#32  
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The rohloff surly

Originally Posted by Tourist in MSN View Post
My frame was built for Rohloff and only that or other IGH hubs, uses the OEM axle plate. Thus, I have been clueless on how a lot of other bikes deal with that if they do not use the big arm attached to the chainstay. My frame can use either rim or disc brake, I bought the CSS rims that should last longer that I do and I went with rim brake. Photo is eight years old, it shows canti brakes in the photo, since then I have switched to V brakes.



WIth the dirt it is not easy to see, but there is a rectangular shaped knob that is in that extra long slot in the dropout to hold the hub from rotating.

Frame uses an eccentric bottom bracket for chain adjustment.

So, I appreciated seeing how that works on a Surly since I am not familiar with how that works.
I managed to install the Rohloff with some parts and guidance from cyclemonkey


Denham bars and roloff hub,she is different.i,m enjoying the switch to alt bars and the rohloff is nice although you still have to turn those crankarms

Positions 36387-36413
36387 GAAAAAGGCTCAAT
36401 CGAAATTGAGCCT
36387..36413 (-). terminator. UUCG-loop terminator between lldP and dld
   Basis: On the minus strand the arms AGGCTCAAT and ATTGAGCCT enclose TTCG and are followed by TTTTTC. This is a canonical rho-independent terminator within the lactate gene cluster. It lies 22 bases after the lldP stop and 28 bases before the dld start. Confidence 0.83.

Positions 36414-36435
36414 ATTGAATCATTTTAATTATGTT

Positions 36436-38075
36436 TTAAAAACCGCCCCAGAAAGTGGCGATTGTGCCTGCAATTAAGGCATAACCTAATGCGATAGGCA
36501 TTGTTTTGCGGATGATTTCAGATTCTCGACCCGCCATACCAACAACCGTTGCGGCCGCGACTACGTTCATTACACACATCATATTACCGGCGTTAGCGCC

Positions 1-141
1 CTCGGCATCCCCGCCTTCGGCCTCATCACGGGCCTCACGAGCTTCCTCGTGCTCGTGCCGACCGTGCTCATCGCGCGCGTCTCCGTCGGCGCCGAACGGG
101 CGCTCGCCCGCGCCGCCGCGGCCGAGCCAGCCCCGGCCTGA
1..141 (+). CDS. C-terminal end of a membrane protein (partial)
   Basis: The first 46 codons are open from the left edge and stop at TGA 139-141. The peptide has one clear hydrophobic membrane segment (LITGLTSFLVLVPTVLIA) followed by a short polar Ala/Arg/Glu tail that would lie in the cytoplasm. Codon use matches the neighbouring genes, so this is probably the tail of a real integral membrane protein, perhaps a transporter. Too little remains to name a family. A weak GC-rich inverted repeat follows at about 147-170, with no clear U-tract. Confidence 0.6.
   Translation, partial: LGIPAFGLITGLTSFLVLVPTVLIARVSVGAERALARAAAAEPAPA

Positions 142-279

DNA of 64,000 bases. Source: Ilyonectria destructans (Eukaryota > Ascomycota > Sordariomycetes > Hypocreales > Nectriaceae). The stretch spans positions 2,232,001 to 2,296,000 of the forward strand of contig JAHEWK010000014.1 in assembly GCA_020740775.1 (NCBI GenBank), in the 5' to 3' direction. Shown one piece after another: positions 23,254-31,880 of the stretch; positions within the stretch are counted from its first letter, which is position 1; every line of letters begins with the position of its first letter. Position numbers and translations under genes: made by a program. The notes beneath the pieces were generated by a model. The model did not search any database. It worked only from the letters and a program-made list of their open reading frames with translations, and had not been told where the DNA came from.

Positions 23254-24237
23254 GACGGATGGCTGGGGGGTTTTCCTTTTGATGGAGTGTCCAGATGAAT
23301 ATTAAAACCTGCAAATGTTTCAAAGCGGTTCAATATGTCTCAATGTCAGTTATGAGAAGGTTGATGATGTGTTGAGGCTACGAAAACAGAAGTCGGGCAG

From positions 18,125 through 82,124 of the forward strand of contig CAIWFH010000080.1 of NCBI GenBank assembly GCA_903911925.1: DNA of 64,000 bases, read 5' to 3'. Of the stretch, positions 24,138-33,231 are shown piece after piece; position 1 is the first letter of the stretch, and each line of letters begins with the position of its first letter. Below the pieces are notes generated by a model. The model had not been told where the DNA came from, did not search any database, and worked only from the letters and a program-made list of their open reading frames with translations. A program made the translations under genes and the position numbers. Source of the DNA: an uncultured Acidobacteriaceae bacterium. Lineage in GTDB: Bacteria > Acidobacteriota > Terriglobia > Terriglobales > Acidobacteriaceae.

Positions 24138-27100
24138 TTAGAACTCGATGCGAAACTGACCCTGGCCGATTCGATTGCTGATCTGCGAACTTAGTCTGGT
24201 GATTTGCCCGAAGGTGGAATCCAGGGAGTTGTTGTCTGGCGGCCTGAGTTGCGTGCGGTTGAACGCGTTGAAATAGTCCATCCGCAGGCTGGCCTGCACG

Last edited by garryg; 06-06-22 at 07:29 PM.
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Old 06-07-22, 12:54 AM
  #33  
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Originally Posted by garryg View Post
I managed to install the Rohloff with some parts and guidance from

Denham bars and roloff hub,she is different.i,m enjoying the switch to alt bars and the rohloff is nice although you still have to turn those crankarms
G’day Garryg,
the “Hoff” can be an acquired taste and take some time to get to the point where you start to enjoy ownership.